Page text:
In this next series of Blogs, I will discuss issues arising from the emotional intelligence of our leaders. Our intrinsic biases and prejudices colour our outlook. They guide us and inform our decision making, and we need to be more self-aware to also become more effective when engaging others. We explore these issues in more depth in CEO School.
They say ‘winners write the history books’. Thus, the bias exists that every success story will hold an indelible truth. Yet academic and anecdotal research suggests multiple underlying causes for entrepreneurial success.
Consider this: entrepreneurship born of necessity, as distinct from that born of opportunity seeking. The conventional wisdom is that business success stories emanate entirely from opportunity seeking. The Global Entrepreneurship Monitor, a global study covering 42 countries including Australia, reports that businesses founded to pursue opportunity are seven times more frequent in number than those founded out of necessity. There also appears to be a strong correlation with age — opportunity seeking business formation reducing with age. Thus, as we age, we are less likely to form a new venture. A new study just released by Ernst & Young Worldwide adds further detail to this picture and you can read this here.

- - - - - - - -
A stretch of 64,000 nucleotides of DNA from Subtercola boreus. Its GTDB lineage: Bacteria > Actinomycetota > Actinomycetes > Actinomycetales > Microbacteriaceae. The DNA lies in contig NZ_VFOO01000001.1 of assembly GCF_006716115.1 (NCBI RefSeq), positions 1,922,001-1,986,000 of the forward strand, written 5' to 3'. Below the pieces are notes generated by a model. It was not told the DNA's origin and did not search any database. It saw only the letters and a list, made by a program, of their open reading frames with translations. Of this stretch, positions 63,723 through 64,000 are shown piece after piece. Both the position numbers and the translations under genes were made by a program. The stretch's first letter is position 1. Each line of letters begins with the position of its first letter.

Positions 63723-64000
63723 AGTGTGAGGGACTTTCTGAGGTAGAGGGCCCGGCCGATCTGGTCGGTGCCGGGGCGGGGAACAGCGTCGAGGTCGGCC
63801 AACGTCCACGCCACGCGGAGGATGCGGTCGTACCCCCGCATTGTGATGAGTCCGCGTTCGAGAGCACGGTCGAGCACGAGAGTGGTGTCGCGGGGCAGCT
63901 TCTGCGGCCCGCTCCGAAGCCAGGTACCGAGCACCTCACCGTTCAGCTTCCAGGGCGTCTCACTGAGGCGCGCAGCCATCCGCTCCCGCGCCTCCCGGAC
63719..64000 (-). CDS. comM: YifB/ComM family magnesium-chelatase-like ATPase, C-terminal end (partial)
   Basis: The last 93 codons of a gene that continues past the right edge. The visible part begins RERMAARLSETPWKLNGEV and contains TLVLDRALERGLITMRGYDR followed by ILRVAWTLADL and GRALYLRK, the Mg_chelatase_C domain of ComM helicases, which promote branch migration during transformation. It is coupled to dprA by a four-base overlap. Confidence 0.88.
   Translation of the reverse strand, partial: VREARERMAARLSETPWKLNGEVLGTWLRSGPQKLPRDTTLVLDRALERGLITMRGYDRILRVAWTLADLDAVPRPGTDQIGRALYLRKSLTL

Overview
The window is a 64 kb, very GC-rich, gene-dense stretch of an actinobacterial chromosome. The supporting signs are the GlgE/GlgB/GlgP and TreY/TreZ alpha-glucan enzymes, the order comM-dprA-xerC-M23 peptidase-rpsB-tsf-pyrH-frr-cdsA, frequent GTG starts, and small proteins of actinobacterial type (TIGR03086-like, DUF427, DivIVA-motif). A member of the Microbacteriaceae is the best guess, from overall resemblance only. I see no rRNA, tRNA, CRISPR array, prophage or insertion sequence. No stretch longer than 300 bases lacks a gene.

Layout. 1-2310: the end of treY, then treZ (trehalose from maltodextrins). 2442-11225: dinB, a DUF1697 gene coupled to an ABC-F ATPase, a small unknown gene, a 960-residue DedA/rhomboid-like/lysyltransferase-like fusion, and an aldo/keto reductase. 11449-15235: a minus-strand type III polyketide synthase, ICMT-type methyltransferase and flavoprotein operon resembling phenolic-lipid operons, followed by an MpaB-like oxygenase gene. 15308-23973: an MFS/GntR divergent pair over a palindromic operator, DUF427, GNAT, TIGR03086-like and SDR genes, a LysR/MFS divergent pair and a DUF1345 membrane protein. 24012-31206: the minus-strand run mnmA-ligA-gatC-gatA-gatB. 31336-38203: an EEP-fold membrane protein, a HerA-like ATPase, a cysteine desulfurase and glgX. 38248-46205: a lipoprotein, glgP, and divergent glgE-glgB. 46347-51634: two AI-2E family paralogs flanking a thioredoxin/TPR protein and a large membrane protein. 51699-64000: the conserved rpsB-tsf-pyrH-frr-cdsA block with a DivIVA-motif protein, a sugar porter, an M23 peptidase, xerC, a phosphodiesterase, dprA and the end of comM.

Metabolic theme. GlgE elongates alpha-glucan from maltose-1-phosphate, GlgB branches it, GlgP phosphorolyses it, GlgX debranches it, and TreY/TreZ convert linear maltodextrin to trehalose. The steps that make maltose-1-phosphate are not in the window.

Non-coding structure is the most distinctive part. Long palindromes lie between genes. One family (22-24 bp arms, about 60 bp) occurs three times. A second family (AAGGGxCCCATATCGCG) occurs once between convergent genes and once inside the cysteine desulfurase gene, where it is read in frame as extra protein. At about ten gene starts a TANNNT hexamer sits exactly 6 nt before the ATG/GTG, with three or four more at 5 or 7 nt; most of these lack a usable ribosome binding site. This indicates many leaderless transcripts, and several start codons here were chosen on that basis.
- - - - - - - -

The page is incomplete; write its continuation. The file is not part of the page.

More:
One great exception to this was Dr Peter Farrell. At the age of 46, and after a long career in academia and as a major corporate executive, Peter led the buyout of a division of Baxter healthcare. This small business unit, called ResCare, was renamed ResMed, short for Respiratory Medicine. From humble beginnings in 1989, this business is today an NYSE listed $4.5 billion giant, and a great Australian success story. Dr Farrell will join us at some point during CEO School and share his story.